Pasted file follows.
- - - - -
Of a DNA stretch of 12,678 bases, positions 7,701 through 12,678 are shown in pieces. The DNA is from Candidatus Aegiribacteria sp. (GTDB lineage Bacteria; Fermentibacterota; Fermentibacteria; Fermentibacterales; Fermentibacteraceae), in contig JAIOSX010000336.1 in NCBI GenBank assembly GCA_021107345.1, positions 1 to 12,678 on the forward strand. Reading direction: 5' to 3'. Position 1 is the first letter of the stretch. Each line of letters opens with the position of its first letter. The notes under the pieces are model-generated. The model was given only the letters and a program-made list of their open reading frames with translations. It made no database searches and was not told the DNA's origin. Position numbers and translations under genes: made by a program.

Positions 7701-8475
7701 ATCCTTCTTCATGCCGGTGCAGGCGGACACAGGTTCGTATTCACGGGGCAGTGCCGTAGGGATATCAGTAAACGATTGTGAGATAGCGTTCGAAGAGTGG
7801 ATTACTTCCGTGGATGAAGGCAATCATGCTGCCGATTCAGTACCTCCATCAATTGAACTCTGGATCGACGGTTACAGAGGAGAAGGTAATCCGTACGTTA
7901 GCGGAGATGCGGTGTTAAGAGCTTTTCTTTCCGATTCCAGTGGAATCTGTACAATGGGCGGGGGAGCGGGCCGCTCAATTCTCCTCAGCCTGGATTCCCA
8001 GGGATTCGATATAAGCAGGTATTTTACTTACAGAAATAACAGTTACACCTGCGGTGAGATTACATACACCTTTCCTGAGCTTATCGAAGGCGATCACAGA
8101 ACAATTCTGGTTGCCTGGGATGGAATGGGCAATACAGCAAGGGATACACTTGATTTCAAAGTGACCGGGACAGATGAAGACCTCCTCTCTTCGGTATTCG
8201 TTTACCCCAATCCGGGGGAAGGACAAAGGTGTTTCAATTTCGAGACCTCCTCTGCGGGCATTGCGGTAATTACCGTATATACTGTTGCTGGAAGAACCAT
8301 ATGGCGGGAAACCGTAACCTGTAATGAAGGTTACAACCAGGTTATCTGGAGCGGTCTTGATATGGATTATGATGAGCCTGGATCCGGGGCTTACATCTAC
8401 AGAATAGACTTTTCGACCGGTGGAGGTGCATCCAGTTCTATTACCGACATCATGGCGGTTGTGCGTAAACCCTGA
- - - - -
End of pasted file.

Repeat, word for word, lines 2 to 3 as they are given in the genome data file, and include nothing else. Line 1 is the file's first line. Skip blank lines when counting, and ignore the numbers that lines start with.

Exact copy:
Positions 7701-8475
7701 ATCCTTCTTCATGCCGGTGCAGGCGGACACAGGTTCGTATTCACGGGGCAGTGCCGTAGGGATATCAGTAAACGATTGTGAGATAGCGTTCGAAGAGTGG